Discworld Wiki
Advertisement

Hoki the Jokester, a Ramtops god of practical jokes. He most commonly manifests himself in the aspect of a flute-playing half-goat/half-man (a la Pan), though Granny Weatherwax considers him a bloody nuisance (Equal Rites). He was banished from Dunmanifestin after pulling the old exploding mistletoe joke on Blind Io, chief of the gods (see The Discworld Companion). Hoki has not yet featured in a Discworld novel, though Rincewind does swear by him ("or my name isn't Rincewand, by Hoki", intentionally mis-stating his name) in The Last Continent. Nanny Ogg swears "By Hoki" in Wyrd Sisters as well.

Annotation[]

The reference is to Roundworld deity Loki, the trickster-god of the Nordic pantheon. Among other terminally effective practical jokes, he slew the naive and trusting god Baldur with a dart fashioned from mistletoe, after spotting a loophole in the rules of the Game. Apparently no living thing with its roots in the earth was capable of slaying the beloved god. But Loki realised that mistletoe, a parasite on oak trees, does not have its roots in the earth. So during a jolly game where the rest of the gods amused themselves by seeking to slay Baldur with spears (made from trees which root in the earth) swords (made from iron which is drawn from the earth) and rocks (the very roots of the earth) to no avail - Gods everywhere have a sense of humour akin to that of rugby club members - Loki sidled up and offered to try out his weapon. Laughing and expecting it to bounce off, Baldur bared his breast, and was slain on the spot. The rest of the Gods immediately sobered up, and Loki's penance was to be chained to a rock for all eternity, fending off venom dripping on his face and body. So Hoki got off lightly with mere banishment...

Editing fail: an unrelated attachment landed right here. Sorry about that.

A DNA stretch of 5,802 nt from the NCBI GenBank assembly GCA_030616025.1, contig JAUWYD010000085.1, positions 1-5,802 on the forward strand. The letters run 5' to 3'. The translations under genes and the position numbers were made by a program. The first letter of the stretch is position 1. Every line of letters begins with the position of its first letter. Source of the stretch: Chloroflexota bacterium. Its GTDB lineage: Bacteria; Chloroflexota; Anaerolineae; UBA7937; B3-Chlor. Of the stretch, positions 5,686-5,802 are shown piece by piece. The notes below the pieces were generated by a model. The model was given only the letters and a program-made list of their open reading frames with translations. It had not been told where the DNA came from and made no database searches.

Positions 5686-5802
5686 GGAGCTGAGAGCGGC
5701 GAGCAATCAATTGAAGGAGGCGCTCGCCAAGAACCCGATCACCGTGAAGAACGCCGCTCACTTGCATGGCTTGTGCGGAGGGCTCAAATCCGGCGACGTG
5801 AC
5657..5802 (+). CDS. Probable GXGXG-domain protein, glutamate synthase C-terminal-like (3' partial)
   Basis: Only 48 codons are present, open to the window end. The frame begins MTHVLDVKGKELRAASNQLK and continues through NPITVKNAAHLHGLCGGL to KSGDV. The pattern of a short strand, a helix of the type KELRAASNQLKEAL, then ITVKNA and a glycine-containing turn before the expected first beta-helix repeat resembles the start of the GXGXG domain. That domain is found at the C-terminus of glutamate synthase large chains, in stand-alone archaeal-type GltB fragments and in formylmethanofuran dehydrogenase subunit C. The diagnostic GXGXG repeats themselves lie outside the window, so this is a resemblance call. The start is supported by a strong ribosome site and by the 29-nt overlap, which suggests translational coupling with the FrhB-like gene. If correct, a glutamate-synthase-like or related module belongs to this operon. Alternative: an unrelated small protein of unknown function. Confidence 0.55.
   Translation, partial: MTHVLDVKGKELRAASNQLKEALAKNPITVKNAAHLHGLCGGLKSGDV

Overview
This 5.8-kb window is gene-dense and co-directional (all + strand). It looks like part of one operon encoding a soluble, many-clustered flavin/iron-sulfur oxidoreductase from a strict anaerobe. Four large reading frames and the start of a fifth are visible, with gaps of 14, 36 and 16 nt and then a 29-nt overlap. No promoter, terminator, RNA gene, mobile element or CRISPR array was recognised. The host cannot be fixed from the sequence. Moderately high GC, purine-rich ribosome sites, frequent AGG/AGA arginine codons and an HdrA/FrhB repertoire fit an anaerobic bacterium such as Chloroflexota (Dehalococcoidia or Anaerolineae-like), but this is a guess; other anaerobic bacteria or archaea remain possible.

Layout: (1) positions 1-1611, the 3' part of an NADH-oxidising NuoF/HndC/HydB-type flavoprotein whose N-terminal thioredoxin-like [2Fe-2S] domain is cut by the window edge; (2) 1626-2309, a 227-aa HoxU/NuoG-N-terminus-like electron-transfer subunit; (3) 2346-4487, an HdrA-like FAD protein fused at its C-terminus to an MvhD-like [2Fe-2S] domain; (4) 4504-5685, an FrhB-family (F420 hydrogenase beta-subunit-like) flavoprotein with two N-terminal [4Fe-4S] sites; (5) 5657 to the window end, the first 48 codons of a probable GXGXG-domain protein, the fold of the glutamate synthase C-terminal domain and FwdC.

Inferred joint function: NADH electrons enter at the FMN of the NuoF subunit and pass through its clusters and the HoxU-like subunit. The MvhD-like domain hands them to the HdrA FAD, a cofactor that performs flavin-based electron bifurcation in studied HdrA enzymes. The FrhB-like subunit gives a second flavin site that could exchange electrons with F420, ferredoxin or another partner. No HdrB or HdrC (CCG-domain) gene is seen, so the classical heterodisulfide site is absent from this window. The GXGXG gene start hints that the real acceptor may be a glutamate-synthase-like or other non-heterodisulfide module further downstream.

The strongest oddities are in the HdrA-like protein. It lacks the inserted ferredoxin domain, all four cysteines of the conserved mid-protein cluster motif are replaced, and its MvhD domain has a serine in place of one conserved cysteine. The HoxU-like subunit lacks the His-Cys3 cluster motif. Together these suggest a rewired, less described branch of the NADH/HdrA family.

All pantheons appear to have their trickster god, whose function appears to be to teach and drive home lessons through painful and embarrassing practical jokes. The Greeks had Eris/Discordia, who was responsible for the Golden Apple stunt which got the Gods fighting among themselves and was indirectly responsible for the Trojan War. The Celts had Morrigan, a similarly vicious practical joker who manifested as a Raven (even today, the raven is a bird treated with wary respect in rural Ireland). The Raven as Trickster motif is also found in Haida and other native cultures of the Canadian west coast as well as African cultures, In West African, West Indies and South American folklore, Anansi, the spider, fills the niche, and South-Western American Indians talk, although not very loudly, about Coyote. In eastern North American cultures, blue jay fills the trickster role.

It is possible the Trickster on Discworld is one of those Gods who moonlight under many guises to garner more believers, even if all they believe is "that bloody nuisance is back again". Hence the cynical disbelief on the kangaroo-god's face when Rincewind swears his oath "or my name isn't Rincewand, by Hoki"... he might as well be talking to Hoki himself!

In the Discworld Snuff the riverboat captain Gastric Sillitoe swears to Samuel Vimes, "Nevertheless, I can see you're a man, sir, who does what he sees needs doing, and by Hokey, I can't argue with that!"

Advertisement